“Angel Heart” is a stylish and well-acted noir thriller with more than enough devilishly good going for it to warrant a watch.
Angel Heart is a film that might seduce you with its well-acted characters, heady atmosphere, and attention to visual and sonic detail. But beneath this stylish surface, the film gives us one of the most tried-and-true narratives in horror: someone made a deal with the Devil, and the Devil has come to collect.
Set in 1955, Angel Heart stars Mickey Rourke as Harold “Harry” Angel, a rugged private detective from Brooklyn with an aggressive city accent to match.
Angel is hired by Louis Cyphre (played by Robert De Niro) to locate Johnny Favorite, a musician who suffered mental trauma during the Second World War. Angel is left in the dark for most of the movie; all he knows is that Johnny Favorite owes Cyphre some unspecified payment for services. Favorite might still be in a mental hospital, he might have run away, or he might just be dead.
Angel journeys from New York City to upstate and then all the way to New Orleans as he follows the trail of Favorite’s associates.
These associates include a fellow musician (Toots Sweet, played by Brownie McGhee), a former lover (Margaret Krusemark, played by Charlotte Rampling), and a young woman named Epiphany (played by Lisa Bonet).
But something strange keeps happening during Angel’s sleuthing. Everyone he comes into contact with dies. And not just regular death, but brutal, gory murder.
At its core, Angel Heart is a mystery/noir film with horror elements.
And because I think the movie is worth watching, I won’t spoil the conclusion. But there’s a lot to love here.
The acting, for one, is quite compelling. Rourke’s depiction of Angel strikes a seamless balance between detached and sympathetic. De Niro’s Cyphre is mysterious and aristocratic, laconically mannered in a way that makes every encounter between him and Angel uneasy. And Bonet’s Epiphany is perfectly enigmatic, never tipping over into cheesiness.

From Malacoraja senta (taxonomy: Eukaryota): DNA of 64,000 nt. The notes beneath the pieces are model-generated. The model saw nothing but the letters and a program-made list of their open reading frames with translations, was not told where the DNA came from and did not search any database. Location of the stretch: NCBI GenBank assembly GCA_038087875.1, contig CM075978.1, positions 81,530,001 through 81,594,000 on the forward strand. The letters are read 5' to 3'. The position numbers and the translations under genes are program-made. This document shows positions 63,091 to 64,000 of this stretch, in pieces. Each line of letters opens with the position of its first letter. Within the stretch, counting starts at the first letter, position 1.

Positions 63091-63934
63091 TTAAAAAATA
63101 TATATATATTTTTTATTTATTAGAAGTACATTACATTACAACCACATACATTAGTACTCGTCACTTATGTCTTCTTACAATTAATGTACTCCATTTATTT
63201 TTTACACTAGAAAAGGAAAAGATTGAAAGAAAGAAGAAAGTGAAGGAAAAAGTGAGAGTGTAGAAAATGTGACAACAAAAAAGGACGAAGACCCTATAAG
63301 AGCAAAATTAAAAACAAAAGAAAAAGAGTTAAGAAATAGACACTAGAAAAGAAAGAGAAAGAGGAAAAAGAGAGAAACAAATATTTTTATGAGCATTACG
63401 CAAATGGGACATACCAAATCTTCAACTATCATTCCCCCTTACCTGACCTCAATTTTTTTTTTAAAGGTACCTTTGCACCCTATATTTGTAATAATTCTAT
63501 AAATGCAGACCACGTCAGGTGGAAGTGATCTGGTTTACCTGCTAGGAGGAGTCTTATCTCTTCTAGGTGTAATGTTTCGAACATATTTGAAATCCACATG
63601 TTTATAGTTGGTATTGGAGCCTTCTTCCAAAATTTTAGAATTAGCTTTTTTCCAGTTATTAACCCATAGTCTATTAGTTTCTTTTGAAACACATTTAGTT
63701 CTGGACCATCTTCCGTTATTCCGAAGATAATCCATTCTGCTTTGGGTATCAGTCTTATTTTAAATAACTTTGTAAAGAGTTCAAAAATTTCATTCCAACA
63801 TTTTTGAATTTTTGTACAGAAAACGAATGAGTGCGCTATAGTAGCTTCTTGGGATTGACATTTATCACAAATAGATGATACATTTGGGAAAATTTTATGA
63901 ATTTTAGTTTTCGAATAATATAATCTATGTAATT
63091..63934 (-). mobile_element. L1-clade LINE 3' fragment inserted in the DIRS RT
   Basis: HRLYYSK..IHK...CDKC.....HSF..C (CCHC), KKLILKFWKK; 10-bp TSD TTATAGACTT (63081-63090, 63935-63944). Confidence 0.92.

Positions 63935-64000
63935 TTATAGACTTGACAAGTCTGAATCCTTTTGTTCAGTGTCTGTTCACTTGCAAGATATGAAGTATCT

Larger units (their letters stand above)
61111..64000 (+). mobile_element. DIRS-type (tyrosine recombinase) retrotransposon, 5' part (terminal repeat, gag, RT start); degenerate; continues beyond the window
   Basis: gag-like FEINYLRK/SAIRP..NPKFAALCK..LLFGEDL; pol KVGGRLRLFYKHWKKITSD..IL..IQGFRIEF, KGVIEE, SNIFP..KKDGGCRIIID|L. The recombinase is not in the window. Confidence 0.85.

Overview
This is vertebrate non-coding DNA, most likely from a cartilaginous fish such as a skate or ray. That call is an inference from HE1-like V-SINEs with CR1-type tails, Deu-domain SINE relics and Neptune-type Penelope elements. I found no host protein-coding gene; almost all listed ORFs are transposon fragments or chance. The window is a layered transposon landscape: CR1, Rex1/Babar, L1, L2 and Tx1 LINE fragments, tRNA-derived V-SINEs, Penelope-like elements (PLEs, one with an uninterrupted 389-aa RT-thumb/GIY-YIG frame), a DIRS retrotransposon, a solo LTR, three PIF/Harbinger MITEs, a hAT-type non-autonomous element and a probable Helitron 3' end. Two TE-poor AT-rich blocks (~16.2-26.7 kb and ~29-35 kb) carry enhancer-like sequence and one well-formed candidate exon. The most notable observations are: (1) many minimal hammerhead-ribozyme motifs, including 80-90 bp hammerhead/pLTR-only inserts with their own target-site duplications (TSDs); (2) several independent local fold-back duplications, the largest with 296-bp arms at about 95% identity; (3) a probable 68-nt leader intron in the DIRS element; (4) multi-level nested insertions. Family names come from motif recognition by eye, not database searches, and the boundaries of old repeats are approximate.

Another laudable feature of Angel Heart is its production quality, especially the meticulous sound and image editing.
A saxophone wails distantly in many scenes, perfectly conjuring an atmosphere of nocturnal urban foreboding. The filmmakers use editing to create vast amounts of tension and paranoia in particular scenes. One sequence involving quick cuts to tap-dancing feet really stands out.
Finally, the sense of fatalistic doom throughout the film is handled well. It’s a slow build, but you can feel that there’s going to be some kind of monumental revelation that will come crashing down on Angel and re-contextualize all the events of the film. But you’re not quite sure when it will hit.
While these features make Angel Heart stand out, other aspects of the film don’t work quite as well.
If you’re versed in horror-movie narratives, you may see the twist coming from a mile away. I certainly did. And that meant that some of the otherwise skillful tension-building didn’t quite land for me in the movie’s second half.
Angel Heart is at once too heavy-handed and too opaque.
In terms of form (definitely not content), it weirdly reminded me of my reaction to Malignant (2021). That is, I could generally predict what was going on since I’ve seen a lot of horror films, so I stopped being interested in what the twist was. Instead, I became interested in exactly how that twist would be executed.
And the “how” of Angel Heart’s reveal is not really surprising, just a bit convoluted.
Another aspect of the film that doesn’t quite land is its depiction of race and sex. The film presents the African-diasporic religion of voodoo with surprisingly little nuance, awkwardly forcing it to intersect with Christian concepts like “the Devil.” While these kinds of depictions are not new to horror, Angel Heart could have taken the New Orleans setting as an opportunity to show voodoo in a more realistic light.
And then there’s the sex scene between Angel and Epiphany. It’s shot exquisitely, but that doesn’t hide the fact that it shows a grown man having relations with a nearly underage girl. The scene serves a thematic purpose, becoming even more tragic and disturbing after the reveal. On its own, though, it’s quite uncomfortable to watch.
These caveats aside, I can still recommend Angel Heart for a one-time watch.
It’s a professionally made, well-acted, and atmospheric horror film with some truly harrowing moments, even if it falters at the very moments when it should soar.